Furthermore, Secretary Blinken stated that the democratization of information technology has, on the one hand, been a positive development but also created an "information jungle" that can only be solved through cooperation by governments, the private sector, academia and NGOs. Secretary Blinken closed with: "Technology is neither inherently good nor bad. What we make of it is, and that's our challenge together."

Find the full conversation between Minister Baerbock and Secretary Blinken here: Remarks at a U.S.-German Futures Forum Moderated Discussion with German Foreign Minister Annalena Baerbock - United States Department of State

Over the coming year, participants will reconvene in various formats, hosted by key stakeholders in the U.S.-German relationship, to discuss ways to implement the recommendations made during the conference. In 2023, the U.S.-German Futures Forum will take place in the United States. It will address an issue of salience to both governments to "fully utilize the expertise and innovative power of our societies and recommend solutions to jointly shape our future," as set out in the 2021 Washington Declaration.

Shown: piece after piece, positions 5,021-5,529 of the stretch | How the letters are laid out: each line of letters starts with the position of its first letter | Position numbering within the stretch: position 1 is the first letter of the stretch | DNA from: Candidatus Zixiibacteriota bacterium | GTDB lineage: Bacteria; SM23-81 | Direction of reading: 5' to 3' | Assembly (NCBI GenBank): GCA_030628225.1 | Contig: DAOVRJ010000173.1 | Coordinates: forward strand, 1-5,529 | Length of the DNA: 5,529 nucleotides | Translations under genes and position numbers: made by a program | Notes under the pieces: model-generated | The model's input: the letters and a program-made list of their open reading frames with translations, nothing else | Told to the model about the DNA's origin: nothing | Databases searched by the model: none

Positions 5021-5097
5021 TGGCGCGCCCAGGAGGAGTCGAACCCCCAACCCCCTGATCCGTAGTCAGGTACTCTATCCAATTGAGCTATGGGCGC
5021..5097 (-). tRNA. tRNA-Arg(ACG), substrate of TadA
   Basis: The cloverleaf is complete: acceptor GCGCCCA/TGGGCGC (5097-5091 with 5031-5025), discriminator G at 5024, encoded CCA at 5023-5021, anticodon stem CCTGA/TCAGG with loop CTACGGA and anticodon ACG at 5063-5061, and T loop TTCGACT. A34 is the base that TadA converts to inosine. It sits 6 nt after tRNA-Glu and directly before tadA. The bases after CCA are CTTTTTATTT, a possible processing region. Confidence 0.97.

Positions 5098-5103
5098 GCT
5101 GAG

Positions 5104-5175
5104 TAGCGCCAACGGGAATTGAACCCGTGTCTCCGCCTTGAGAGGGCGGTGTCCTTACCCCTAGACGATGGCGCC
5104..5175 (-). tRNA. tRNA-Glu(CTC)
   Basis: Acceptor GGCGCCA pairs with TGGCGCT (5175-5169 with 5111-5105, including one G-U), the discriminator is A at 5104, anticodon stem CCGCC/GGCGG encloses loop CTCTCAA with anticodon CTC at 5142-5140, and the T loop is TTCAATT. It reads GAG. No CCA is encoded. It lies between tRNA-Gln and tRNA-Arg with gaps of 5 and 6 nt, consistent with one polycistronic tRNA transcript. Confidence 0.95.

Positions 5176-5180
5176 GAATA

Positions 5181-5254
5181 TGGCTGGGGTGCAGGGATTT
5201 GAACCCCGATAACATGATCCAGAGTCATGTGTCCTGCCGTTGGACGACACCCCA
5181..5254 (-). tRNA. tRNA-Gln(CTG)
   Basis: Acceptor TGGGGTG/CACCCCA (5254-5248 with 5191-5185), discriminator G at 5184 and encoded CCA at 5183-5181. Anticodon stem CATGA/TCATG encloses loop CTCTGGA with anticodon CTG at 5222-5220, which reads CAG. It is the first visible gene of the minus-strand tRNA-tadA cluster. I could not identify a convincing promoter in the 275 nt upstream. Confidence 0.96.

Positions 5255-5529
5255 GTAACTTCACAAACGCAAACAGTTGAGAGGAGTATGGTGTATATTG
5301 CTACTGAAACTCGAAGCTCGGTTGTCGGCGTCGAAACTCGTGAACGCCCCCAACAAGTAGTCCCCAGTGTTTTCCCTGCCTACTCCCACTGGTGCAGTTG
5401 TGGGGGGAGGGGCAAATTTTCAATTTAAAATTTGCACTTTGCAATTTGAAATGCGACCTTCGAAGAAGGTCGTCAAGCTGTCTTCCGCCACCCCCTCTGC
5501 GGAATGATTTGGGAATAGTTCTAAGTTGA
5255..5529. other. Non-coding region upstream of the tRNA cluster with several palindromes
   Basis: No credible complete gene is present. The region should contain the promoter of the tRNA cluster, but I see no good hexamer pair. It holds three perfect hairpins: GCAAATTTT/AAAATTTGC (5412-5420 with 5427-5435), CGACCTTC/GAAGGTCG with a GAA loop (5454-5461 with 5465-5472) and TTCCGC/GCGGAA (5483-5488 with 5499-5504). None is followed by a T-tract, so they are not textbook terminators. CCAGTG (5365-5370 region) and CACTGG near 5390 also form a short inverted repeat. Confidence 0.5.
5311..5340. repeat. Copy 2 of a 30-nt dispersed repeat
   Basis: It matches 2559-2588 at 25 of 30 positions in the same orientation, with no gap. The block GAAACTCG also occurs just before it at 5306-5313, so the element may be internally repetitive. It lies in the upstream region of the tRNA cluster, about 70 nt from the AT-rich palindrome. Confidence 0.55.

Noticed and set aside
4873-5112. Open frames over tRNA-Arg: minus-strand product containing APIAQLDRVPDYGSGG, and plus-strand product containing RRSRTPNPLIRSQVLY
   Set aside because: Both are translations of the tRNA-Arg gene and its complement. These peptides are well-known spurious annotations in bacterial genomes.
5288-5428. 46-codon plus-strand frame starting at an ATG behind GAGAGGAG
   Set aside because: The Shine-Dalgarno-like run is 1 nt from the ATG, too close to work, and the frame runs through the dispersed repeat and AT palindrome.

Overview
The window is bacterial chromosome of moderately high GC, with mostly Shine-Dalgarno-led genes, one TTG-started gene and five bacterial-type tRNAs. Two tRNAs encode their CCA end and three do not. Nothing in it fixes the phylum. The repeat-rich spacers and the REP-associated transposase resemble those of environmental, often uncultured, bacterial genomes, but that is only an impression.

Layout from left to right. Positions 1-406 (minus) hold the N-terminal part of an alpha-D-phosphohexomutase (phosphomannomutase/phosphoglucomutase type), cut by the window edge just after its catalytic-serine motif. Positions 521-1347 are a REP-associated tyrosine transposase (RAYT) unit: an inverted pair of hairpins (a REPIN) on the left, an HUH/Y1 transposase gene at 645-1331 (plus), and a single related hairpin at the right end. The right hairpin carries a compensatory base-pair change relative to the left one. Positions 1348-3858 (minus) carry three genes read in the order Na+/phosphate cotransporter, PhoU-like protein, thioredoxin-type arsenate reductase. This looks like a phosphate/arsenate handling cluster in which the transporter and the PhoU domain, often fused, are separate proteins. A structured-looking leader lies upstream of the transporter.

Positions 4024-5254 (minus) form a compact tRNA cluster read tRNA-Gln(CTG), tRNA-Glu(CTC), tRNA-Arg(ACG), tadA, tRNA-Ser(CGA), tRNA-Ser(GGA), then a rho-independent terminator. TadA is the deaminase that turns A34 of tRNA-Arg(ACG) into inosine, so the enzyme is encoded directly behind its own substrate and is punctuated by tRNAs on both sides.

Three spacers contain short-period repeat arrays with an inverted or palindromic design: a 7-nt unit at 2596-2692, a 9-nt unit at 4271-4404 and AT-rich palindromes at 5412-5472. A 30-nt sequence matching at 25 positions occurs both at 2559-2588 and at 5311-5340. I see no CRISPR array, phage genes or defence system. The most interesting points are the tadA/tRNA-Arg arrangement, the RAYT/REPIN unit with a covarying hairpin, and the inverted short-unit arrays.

About the author

Brandon Bohrn works as a project manager for the “Europe’s Future” program at the Bertelsmann Stiftung. Recently, he helped to organize the inaugural U.S.-German Futures Forum, focused on promoting German-American cooperation in democracy and technology.